These are from my first workout with the lens at The Houston Zoo. All shot using this lens attached to my A850. The entire gallery can be seen by clicking here. If you chase the links back to their respective Flickr pages you can view EXIF info and look at the full sized image files which REALLY give you a sense of the sharpness and quality.

Needless to say, I’m keeping the lens. I’ve been selling some of my unused glass on Ebay to recoup the expense.

Southern ground hornbill

Chimp

Poodle Duck

Ostrich

Yawning Tiger

Arc Attack

The main thing I wanted to see at the Gloworama event was one of the performances by Arc Attack. Imagine two custom engineered hand built Tesla Coils that throw out electrical arcs up to twelve feet long, each one acting as an instrument with a sound reminiscent of the early days of the synthesizer. Each “arc” of electricity carries the sound of the music. During the show, the MC engages both the crowd and the Tesla Coils by walking through ½ Million Volt sparks wearing a chainmail Faraday suit. Spectacular!

Arc Attack

Close
Arc Attack

Arc Attack

Close
Arc Attack

Arc Attack

Close
Arc Attack

And if that’s not enough, after the MC does his thing a guy in another Farady suit comes out with a modified electric guitar that plays through the singing Tesla Coils

Arc Attack

Close
Arc Attack

Arc Attack

Close
Arc Attack

This was a challenge to photograph. I used my vintage Minolta 35/2 lens to capture the action and I am pretty pleased with the results.

Trippy Christmas

The last few years we’ve traveled to Europe for the Christmas holidays. Last year we traveled to Copenhagen and the year before that we went to Brussels.

This year we needed to spend some money on some much needed home repairs and upgrades so there was not enough in the kitty to be able to go anywhere for the holidays. And based on the severe winter weather in the US and in Europe, it was probably for the best anyway.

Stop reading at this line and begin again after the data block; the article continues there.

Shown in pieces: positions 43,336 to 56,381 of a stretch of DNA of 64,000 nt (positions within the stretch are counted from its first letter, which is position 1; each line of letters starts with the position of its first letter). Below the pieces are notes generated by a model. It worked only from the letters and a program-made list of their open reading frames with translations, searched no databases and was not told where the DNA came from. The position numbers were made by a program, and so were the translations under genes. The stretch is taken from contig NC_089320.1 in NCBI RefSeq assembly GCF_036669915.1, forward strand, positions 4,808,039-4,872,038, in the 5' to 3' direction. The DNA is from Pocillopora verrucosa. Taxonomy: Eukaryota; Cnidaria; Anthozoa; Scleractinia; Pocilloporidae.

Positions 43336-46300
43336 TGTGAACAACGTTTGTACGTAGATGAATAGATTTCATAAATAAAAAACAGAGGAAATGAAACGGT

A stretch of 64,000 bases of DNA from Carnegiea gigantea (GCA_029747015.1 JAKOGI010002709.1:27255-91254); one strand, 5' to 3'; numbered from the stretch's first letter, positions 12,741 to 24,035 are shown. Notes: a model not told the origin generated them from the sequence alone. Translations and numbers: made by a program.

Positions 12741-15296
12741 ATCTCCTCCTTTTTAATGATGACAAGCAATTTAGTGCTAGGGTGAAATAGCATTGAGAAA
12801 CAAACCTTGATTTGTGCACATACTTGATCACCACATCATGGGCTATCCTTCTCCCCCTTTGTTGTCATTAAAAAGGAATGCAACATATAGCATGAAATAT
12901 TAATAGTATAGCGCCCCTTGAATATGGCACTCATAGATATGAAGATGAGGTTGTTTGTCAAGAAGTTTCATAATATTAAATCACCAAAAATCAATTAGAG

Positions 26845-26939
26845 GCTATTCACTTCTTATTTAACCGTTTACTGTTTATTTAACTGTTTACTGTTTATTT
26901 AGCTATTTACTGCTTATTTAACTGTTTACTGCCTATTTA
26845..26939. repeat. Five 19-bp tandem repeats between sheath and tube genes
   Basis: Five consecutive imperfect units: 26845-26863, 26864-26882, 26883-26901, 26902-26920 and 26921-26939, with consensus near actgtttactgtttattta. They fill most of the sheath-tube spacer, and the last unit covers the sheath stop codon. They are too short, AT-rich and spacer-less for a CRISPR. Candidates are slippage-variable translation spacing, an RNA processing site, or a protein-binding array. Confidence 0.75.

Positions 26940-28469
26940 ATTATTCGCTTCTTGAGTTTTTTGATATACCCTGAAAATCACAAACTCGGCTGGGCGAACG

So rather than having any Christmas trip pictures, I offer you these trippy Christmas photos. Shot using a tripod and setting the exposure so the shutter would stay open while I zoomed out. It is called photo zooming and the effects are, well….trippy.

Trippy Tree

Close
Trippy Tree

Trippy Tree

Close
Trippy Tree

Travel Shots For Fun – Dancing House In Prague

The Dancing House is the nickname given to the Nationale-Nederlanden building in downtown Prague, Czech Republic. It was designed by Croatian-Czech architect Vlado Miluni in co-operation with Canadian architect Frank Gehry. The first shot is HDR handheld from 3 exposures and the second shot is one extended exposure of 9 seconds. Click either image to see a larger version.

Dancing House

Close
Dancing House

Dancing House

Close
Dancing House

Prague – Day 10

Well, it’s our last day in Prague. Vienna seems so long ago at this point. We’re totally sated in every way and ready to come home. If all goes well, we have a car picking us up at 5:30 am to go to the airport. We’re crossing our fingers in hopes that he shows up.

We took it relatively easy today. Just some walking around. Again, we found some things we had been kinda keeping an eye out for.

We headed to Wenceslas Square to see if we could locate the Lucerna Gallery to see the sculpture “Saint Wenceslas Riding an Upside-Down Horse” and succeeded

A quirky sculpture, to be sure.

From there we just wanted to walk around. We explored the area by the river right next to the Charles Bridge. While walking around we stumbled upon a REAL puppet shop. In case you didn’t know, Prague is famous for puppets. Especially Marionette style puppets. There are stores everywhere selling cheap and, frankly crappy puppets that look to be mass produced and are there for the tourists exclusively. But this shop was different. These puppets were hand made by a group of Czech artisans and had all the charm of something that hearkened to a bygone era. The shopkeeper allowed me some time to photograph in the shop, which I think was very kind and generous.

We couldn’t find a puppet we wanted enough to justify the cost and the effort of getting it home. But it was nice to see this place. Cynthia bought a little hand carved sheep as a souvenir and a token of our appreciation for the time the shopkeeper spent with us.

All we did the rest of the day was walk and walk which lead us to stumble upon another thing we were looking for.

This is the monument to the students that were injured by the police in the protests that precipitated the Velvet Revolution.

I’ve got a lot more photos to process when we get home and I’ll be trickling those out as time permits.

We’re back at the apartment just relaxing now. We’re packed and ready to come home. What a glorious adventure this has been. Thank to everyone who followed along here and on Facebook, Twitter and Flickr. I’ve got a lot of photos to process. I’ll be trickling those out as time permits.